- Law firms
- Biden administration says immunity doctrine "well established"
- Hearing set for Dec. 9
(Reuters) - The former fiancee of slain journalist Jamal Khashoggi on Tuesday urged a U.S. judge to allow her lawsuit to move forward against Saudi Arabian Crown Prince Mohammed bin Salman, despite an assertion from the Biden administration that he is immune to liability as a foreign head of state.
Khashoggi's ex-fiancee Hatice Cengiz sued Prince Mohammed and other Saudi officials in 2020 in Washington, D.C., federal district court over the murder of Khashoggi, killed and dismembered in October 2018 at the Saudi consulate in Istanbul.
U.S. intelligence has said it believes Prince Mohammed, Saudi Arabia's de facto ruler for several years, ordered the operation that killed Khashoggi, who had criticized the prince's policies in Washington Post columns.
Prince Mohammed has acknowledged the murder happened under his "watch," but he has denied ordering the killing. Cengiz's wrongful death lawsuit, filed jointly with a human rights group that Khashoggi founded, seeks unspecified damages against Prince Mohammed and other defendants.
"The government contends that the court must blindly rubber-stamp its suggestion of immunity, without any analysis as to whether dismissal would comport with principles of customary international law," Jenner & Block partner Keith Harper, a lawyer for Cengiz, wrote in Tuesday's filing. "The government is wrong."
Michael Kellogg, an attorney for Prince Mohammed at the Washington, D.C.-based law firm Kellogg, Hansen, Todd, Figel & Frederick, on Wednesday declined to comment.
A spokesperson for the Saudi embassy in D.C. was not immediately reached for comment.
A U.S. State Department representative did not immediately reply to a message seeking comment.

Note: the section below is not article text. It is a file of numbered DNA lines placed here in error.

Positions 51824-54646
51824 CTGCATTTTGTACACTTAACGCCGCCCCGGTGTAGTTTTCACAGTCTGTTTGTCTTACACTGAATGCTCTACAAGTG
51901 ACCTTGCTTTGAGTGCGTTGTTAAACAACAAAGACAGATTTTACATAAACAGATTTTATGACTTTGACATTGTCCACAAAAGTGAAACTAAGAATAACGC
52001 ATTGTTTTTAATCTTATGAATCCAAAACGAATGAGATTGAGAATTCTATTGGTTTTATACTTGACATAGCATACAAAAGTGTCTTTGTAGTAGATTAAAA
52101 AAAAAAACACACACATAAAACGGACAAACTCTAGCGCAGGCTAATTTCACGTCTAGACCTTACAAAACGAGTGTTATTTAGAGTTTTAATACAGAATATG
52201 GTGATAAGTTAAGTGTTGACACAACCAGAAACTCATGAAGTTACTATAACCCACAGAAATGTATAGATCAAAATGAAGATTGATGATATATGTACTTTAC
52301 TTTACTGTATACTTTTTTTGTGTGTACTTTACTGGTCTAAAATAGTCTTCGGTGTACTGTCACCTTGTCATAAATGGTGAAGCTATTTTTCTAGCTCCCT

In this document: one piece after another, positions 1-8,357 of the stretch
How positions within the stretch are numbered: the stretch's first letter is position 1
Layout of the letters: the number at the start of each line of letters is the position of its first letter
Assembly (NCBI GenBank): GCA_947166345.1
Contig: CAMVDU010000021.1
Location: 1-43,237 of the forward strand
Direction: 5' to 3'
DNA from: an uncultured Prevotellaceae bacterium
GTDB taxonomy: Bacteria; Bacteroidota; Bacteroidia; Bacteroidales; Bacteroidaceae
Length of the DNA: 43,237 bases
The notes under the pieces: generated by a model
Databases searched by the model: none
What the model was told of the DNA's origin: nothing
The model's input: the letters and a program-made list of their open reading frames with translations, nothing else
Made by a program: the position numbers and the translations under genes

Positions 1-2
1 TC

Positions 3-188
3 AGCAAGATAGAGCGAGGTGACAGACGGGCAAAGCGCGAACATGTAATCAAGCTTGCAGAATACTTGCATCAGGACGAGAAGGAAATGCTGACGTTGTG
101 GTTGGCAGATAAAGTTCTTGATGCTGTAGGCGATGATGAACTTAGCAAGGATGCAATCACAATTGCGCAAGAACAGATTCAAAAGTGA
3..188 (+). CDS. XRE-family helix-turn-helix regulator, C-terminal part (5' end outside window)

U.S. District Judge James Bates will weigh Prince Mohammed's bid to dismiss the lawsuit at a hearing on Dec. 9.
Prince Mohammed's lawyers previously told the U.S. court that the Saudi Arabian leader, named prime minister in September by his elderly father King Salman, "is entitled to status-based immunity."
Their court filing pointed to other U.S. federal court cases in which judges found foreign heads of state were immune from liability.
Cengiz's lawyers argued that the naming of Prince Mohammed as prime minister, days before the U.S. announced its immunity statement, was a "deliberate attempt to manipulate this court's jurisdiction."
U.S. Justice Department lawyers said in a Nov. 17 filing in Cengiz's lawsuit that "the doctrine of head of state immunity is well established in customary international law."
Last week, U.S. Secretary of State Antony Blinken told reporters that "the opinion that we provided does not in any way speak to the merits of the case or the status of the bilateral relationship."
The case is Cengiz v. Mohammed bin Salman bin Abdulaziz Al Saud, U.S. District Court for the District of Columbia, No. 1:20-cv-03009.
For plaintiffs: Keith Harper and Adam Unikowsky of Jenner & Block
For Mohammed bin Salman: Michael Kellogg of Kellogg, Hansen, Todd, Figel & Frederick
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